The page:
Some many say this type of win-at-all-costs behavior is merely a reflection of the times we live in, where professional for-life politicians sling-mud at their targets with the accuracy of a Nolan Ryan fastball which is correct but is also somewhat incomplete.

What’s going on in this movie not only dates back to the birth of our nation nearly 250 years ago, but to the Roman Empire — and likely the dawn of man. All of us should be grateful we live in a country (at least for the moment) where everyone can voice their opinions, however unpleasant others may think it.

"Ain’t that America?"

"Boys State" in now available to watch on Apple TV+.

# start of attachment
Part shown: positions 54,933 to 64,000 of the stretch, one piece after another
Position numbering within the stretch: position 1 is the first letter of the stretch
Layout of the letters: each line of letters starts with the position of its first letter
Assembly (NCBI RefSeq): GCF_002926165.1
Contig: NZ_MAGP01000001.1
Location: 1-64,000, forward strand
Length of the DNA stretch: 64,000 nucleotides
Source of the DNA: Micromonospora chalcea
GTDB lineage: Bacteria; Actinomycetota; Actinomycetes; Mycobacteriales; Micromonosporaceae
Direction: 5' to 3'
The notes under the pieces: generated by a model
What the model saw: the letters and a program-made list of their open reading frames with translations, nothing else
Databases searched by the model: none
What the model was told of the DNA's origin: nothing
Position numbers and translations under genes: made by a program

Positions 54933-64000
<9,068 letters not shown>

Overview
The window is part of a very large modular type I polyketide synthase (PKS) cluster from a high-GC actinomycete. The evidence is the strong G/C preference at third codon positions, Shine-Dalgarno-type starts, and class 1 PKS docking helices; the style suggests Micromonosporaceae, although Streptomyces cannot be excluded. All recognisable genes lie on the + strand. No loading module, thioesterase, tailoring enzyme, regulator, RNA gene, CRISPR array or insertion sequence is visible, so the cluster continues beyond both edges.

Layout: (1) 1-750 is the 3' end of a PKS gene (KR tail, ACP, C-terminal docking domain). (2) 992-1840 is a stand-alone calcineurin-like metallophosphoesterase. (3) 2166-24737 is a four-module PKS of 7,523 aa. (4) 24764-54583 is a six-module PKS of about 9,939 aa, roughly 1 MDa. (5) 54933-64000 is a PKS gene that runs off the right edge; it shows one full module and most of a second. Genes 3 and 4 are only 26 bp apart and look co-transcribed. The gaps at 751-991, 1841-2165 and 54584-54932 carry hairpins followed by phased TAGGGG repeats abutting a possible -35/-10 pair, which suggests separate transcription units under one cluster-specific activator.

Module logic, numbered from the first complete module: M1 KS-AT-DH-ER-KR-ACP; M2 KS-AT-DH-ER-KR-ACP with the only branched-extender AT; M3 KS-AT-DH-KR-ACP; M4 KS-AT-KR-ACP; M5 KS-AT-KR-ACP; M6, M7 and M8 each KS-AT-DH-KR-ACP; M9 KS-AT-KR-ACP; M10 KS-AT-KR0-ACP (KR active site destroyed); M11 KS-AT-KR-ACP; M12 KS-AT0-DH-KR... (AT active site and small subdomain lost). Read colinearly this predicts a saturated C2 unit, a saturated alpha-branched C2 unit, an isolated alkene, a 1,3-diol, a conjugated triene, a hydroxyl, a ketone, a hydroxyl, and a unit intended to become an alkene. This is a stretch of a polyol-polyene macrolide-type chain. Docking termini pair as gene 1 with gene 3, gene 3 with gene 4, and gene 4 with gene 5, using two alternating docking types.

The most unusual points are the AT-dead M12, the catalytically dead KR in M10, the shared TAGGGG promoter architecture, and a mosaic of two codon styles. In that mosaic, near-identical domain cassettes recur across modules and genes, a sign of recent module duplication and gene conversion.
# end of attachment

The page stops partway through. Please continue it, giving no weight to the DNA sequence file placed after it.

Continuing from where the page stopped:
Originally from Washington, D.C., Michael Clark has written for over 30 local and national media outlets, is currently the only newspaper-based film critic providing original content in the Atlanta Top 10 media marketplace and co-founded the Atlanta Film Critics Circle in 2017. Over the last 25 years, Mr. Clark has written over 4,000 movie reviews and film related articles and is one of the scant few conservative-minded U.S. film critics. Read Michael Clark's Reports — More Here."

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MichaelClark
"Boys State" is about as close as we’ll get anytime soon in reflecting the future of American politics in four distinct, interwoven scenarios and although eye-opening, it’s often disconcerting.
manchurian, washington
874
2020-31-16
Sunday, 16 August 2020 10:31 AM